David W. COTTER, O.S.B., Genesis. Collegeville, Minnesota: The Liturgical Press, 2003. pp. 366. $49.95 pb. ISBN O-8146-5040-6.
Reviewed by James ZEITZ, Our Lady of the Lake University, San Antonio, TX

One of the new series (Berit Olam) that treats the Bible from a narrative—rather than an historical-critical point of view—by David Cotter, the editor of this series, this work is an invaluable summary of narrative criticism applied to Genesis. The main reason we should read this commentary is: "There is no commentary (on Genesis) that applies the tools of narrative analysis to the book as an integral whole." (p.xxiv)

The emphases in this commentary, which also constitute its freshness and cause the text to speak anew to the believing community are: first its attention to plot and character development, second the summary of structures, small and large, and finally its acknowledgement of pre-critical, traditional commentaries, both Jewish and Patristic.

In setting before us the project of narrative criticism Cotter acknowledges that this does not replace, but rather presupposes the historical-critical treatises of the past century. Modestly he also admits that his standpoint—a Catholic, male priest and monk—is one of many, that nevertheless attempts to "read the entire book as a story" (p.xxiv).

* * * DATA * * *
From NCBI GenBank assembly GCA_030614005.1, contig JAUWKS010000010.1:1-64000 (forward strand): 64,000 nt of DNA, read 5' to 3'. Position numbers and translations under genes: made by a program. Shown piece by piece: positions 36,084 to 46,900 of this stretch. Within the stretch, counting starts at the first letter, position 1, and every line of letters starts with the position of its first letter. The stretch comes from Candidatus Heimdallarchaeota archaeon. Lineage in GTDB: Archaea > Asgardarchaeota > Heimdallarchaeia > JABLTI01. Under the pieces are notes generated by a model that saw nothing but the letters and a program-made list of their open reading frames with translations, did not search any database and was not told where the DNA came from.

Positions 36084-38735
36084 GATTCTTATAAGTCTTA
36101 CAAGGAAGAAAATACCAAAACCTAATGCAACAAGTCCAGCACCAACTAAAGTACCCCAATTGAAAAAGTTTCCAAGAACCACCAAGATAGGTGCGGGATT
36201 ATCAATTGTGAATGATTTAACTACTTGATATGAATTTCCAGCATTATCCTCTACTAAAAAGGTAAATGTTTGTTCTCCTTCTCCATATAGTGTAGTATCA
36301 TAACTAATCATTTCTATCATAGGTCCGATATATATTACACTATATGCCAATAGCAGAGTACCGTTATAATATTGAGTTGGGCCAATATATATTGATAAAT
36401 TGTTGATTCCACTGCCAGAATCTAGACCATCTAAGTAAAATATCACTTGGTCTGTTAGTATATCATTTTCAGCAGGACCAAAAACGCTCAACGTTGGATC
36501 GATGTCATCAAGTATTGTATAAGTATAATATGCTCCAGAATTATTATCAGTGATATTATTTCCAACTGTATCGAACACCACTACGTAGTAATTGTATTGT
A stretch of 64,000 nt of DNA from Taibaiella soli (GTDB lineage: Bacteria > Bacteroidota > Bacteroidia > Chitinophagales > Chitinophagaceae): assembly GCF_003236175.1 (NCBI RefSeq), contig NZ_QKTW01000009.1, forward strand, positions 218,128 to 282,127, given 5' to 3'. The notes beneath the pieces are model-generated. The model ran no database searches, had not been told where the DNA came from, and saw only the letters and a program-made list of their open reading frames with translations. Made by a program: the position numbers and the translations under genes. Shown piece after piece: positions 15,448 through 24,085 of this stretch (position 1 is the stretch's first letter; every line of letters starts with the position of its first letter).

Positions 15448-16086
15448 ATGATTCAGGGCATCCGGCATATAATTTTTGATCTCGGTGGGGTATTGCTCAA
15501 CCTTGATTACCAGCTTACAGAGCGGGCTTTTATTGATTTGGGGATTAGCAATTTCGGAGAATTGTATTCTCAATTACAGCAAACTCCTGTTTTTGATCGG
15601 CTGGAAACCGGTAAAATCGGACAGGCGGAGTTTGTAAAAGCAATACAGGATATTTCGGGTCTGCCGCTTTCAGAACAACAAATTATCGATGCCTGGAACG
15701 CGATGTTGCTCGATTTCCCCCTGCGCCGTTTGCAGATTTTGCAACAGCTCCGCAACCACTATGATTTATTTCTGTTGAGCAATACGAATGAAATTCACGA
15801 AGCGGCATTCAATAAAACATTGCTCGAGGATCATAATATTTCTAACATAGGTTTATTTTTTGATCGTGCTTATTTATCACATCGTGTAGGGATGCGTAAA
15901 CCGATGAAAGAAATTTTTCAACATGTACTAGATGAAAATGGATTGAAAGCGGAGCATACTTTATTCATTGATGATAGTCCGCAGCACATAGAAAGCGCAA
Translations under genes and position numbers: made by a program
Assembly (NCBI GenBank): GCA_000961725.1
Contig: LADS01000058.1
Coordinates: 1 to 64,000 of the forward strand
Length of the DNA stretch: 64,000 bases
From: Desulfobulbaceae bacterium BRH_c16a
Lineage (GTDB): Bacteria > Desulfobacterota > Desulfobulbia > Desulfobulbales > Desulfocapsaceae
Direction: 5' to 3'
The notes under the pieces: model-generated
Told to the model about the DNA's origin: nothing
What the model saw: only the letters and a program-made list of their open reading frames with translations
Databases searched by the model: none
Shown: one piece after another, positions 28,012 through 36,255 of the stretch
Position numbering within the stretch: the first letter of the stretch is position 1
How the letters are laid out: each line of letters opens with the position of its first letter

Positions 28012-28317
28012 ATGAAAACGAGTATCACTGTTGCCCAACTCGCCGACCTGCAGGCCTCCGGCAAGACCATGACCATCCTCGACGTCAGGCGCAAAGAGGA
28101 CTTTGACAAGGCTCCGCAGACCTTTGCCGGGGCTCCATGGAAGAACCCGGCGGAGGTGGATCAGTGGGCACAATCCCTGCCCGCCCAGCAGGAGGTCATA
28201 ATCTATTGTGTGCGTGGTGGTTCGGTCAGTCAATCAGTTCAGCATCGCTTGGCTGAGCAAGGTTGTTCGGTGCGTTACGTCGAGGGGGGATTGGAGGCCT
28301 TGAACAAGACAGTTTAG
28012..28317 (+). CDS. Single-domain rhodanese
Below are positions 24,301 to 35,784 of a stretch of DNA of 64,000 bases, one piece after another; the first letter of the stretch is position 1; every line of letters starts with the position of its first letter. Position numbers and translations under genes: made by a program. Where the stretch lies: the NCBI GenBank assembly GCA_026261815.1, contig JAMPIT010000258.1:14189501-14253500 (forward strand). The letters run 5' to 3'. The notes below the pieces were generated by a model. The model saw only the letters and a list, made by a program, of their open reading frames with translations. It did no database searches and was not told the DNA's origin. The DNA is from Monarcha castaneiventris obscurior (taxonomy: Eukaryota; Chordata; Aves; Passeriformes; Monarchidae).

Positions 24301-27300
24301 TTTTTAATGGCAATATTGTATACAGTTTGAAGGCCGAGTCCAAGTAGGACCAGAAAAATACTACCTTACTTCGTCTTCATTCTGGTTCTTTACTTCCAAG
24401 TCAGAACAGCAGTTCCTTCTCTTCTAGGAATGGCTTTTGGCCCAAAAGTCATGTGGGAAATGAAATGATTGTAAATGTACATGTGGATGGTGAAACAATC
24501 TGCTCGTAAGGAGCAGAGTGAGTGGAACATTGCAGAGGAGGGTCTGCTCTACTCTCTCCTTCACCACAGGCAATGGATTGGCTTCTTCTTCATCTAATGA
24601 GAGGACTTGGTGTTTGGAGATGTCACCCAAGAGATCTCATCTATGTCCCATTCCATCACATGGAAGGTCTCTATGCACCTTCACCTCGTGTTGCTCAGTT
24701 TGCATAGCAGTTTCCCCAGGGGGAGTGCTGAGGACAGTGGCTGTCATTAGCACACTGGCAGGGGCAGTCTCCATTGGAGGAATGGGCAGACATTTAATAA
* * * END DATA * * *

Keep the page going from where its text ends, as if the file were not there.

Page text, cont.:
Building on the work of other narrative critics, especially Jerome Walsh (co-editor of Berit Olam), who are interested in the final, canonical form of the text and its "literary craft," Cotter's commentary is a good summary of the structural units and literary techniques used in Genesis. This approach also uncovers new insights into traditional treatments of the Book of Genesis. For example, Cotter entitles Genesis 12-50 "Stories about the Troubled Family Chosen for Blessing—-thus de-centering the narrative away from the "patriarchs." Also, in his subdivisions of Genesis 12-50 into four 'generations,' of this family, he admits that the traditional view that there are four patriarchs is too neat, and neglects other factors, such as pairings (Abraham and Lot, Sarah and Hagar), and the role of women. One example of the blurring of divisions is his treatment of Tamar and Judah (Genesis 37) in connection with the Joseph story: Judah's "conversion" when realizing Tamar is 'more righteous' is a foil for Genesis 38: the story of Joseph. Tamar also is only the second person called "righteous" after Abraham.

Throughout the commentary, Cotter points out how "character development" is an important aspect of the narrative and its "plot," from God in Genesis 1-2:3, to the "developing character" of God in Genesis 12-25.

Overall this work will be valuable not only to specialists, but also to teachers of introductions to the Hebrew Scriptures who need to draw students into the richness and variety of biblical texts.


Amazon.com - Continuum - Crossroad - Eerdmans Publishing - Liturgical Press - Orbis Books